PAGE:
Article Text


Viral hepatitis
PMO-181 Long term follow-up of chronic hepatitis B (HBV) patients treated with pegylated interferon: single centre experience
  1. W Smethurst,
  2. L Fenton,
  3. K Forrester,
  4. R Simpson,
  5. S Moreea
  1. Bradford Teaching Hospitals Foundation Trust, Bradford, UK


Introduction Pegylated Interferon (PEG IFN) is NICE approved for the treatment of chronic hepatitis B (HBV) but it is now known that the response is genotype dependent. To analyse the long term outcome of chronic hepatitis B patients treated with Pegylated Interferon.

Methods Retrospective analysis of our hepatitis B database to identify HBV patients treated with PEG IFN. The following data were obtained from the patient's records and our electronic reporting systems: demographics, length of treatment, ALT and viral load (HBV PCR) at various points during and after treatment.

Results 13 patients (9 males, average age 36.8 yrs; 4 females, average age 34.7 yrs) were treated from April 2007 with a mean follow-up of 33 months (133 weeks). There were 8 eAg +ve and 5 eAg –ve patients. None were co-infected with the Delta virus. In the eAg +ve group, there were 3 genotype D (South Asians), 3 genotype C (2 Chinese and 1 South Asian), 1 genotype B (South Asian) and 1 unknown genotype (white Caucasian). All had a raised ALT and mild changes (Ishak fibrosis score 0–2) on liver biopsy. 4/8 (50%)—3 Genotype C, 1 Genotype D—achieved eAg seroconversion to eAb +ve and 1/8 (13%)—unknown genotype—achieved sAg clearance at the end of treatment. ALT normalised only in those who seroconverted. HBV PCR was <200 IU/ml in 5/8 patients at week 24 and 4/8 patients had undetectable PCR at the end of treatment at week 48 (lack of data for two patients, one failed treatment and one HBV PCR 42 IU/ml). There were three cases of lamivudine resistance. Four patients relapsed within 1-year post PEG IFN (all genotype D) and required treatment with tenofovir (+/− lamivudine). In the eAg –ve group, there were four genotype D patients (all South Asians, two co-infected with HCV genotype 3a) and 1 unknown genotype (Chinese). The three non co-infected patients showed good response at the end of treatment but all relapsed within 1 year and all needed further treatment with nucleoside analogues with good viral response. The co-infected patients achieved sustained viral response for HCV and maintained a low HBV viral load.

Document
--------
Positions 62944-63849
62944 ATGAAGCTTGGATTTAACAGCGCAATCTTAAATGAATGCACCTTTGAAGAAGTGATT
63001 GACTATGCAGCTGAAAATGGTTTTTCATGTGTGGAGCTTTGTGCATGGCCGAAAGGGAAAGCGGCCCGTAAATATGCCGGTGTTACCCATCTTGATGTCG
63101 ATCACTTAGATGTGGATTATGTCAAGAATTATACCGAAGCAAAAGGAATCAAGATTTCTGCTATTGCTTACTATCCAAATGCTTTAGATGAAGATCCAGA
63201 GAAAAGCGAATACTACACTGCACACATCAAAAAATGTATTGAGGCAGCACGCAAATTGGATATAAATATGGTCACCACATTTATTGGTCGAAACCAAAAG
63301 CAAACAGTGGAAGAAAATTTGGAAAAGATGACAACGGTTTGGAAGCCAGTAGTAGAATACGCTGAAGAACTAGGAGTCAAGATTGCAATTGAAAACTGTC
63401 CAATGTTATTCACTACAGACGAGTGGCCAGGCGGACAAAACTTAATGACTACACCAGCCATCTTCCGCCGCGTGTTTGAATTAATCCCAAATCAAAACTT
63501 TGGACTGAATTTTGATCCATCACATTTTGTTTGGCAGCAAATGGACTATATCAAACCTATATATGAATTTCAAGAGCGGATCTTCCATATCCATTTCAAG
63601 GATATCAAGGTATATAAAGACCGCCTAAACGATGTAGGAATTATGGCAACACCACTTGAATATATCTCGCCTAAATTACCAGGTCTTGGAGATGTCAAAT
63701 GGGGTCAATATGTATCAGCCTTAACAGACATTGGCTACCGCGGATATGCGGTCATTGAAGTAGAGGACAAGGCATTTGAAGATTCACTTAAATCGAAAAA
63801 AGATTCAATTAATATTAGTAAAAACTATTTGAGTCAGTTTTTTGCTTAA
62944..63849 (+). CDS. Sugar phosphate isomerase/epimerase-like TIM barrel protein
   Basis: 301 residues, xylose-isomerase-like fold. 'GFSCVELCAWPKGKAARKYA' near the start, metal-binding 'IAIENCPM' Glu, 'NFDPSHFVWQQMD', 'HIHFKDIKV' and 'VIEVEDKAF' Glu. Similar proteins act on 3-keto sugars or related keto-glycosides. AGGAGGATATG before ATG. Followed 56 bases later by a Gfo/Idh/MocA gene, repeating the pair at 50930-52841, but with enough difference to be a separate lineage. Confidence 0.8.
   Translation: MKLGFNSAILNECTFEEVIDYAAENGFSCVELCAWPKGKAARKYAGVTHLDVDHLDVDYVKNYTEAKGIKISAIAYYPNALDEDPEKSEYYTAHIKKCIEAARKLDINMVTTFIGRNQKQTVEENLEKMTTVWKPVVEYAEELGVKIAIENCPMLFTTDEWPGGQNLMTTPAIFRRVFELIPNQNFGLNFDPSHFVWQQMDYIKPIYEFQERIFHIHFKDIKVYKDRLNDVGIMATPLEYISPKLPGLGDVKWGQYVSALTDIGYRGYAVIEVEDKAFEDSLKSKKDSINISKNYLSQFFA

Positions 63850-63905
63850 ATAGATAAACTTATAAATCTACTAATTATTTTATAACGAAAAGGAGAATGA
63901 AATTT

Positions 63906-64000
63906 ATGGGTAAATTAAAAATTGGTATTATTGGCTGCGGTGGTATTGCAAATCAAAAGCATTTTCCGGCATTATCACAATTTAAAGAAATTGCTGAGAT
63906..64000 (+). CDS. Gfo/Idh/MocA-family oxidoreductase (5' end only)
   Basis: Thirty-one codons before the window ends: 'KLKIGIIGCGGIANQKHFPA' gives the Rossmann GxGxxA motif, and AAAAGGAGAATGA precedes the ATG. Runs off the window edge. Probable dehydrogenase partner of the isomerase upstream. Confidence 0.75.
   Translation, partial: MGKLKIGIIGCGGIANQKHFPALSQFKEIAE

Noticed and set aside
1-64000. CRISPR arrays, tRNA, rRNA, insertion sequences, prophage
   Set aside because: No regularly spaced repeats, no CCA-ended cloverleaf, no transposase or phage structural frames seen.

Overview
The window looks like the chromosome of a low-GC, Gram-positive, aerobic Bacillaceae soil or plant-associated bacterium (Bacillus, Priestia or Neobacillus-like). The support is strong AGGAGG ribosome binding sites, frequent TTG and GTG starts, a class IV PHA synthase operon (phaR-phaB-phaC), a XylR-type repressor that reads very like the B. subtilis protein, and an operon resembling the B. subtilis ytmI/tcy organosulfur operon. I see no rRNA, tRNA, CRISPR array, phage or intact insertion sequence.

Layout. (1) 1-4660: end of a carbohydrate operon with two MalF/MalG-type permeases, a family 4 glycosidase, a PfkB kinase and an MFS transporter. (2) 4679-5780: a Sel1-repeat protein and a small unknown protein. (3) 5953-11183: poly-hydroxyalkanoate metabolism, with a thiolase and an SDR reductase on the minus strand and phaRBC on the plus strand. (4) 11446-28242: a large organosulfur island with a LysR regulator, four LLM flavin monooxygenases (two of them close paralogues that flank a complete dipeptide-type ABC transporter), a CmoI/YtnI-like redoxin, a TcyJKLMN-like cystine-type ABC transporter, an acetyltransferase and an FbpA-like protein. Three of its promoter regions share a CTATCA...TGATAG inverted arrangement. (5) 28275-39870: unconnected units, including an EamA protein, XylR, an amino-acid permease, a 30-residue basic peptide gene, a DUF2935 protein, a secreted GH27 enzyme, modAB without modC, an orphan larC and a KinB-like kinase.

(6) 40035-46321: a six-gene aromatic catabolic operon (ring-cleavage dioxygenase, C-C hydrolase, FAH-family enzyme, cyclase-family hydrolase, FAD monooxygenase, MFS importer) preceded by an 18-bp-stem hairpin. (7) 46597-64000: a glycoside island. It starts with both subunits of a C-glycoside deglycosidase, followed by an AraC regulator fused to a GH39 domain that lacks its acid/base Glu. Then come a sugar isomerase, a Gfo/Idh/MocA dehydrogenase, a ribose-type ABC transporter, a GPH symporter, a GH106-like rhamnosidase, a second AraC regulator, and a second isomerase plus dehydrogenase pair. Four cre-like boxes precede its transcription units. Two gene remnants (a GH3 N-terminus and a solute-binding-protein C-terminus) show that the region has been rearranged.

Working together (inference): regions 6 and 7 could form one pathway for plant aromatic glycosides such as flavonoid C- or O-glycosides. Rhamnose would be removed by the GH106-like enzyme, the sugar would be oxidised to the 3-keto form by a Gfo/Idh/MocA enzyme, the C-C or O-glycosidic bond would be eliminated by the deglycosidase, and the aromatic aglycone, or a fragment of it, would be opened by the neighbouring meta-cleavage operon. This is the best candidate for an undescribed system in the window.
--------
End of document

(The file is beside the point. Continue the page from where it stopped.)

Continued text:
Conclusion This study confirms good outcomes for non-genotype D patients treated with PEG IFN. However, eAg –ve patients with genotype D treated with PEG IFN tend to relapse after treatment. The use of HBsAg quantification will help to tailor treatment in the future.

Competing interests None declared.

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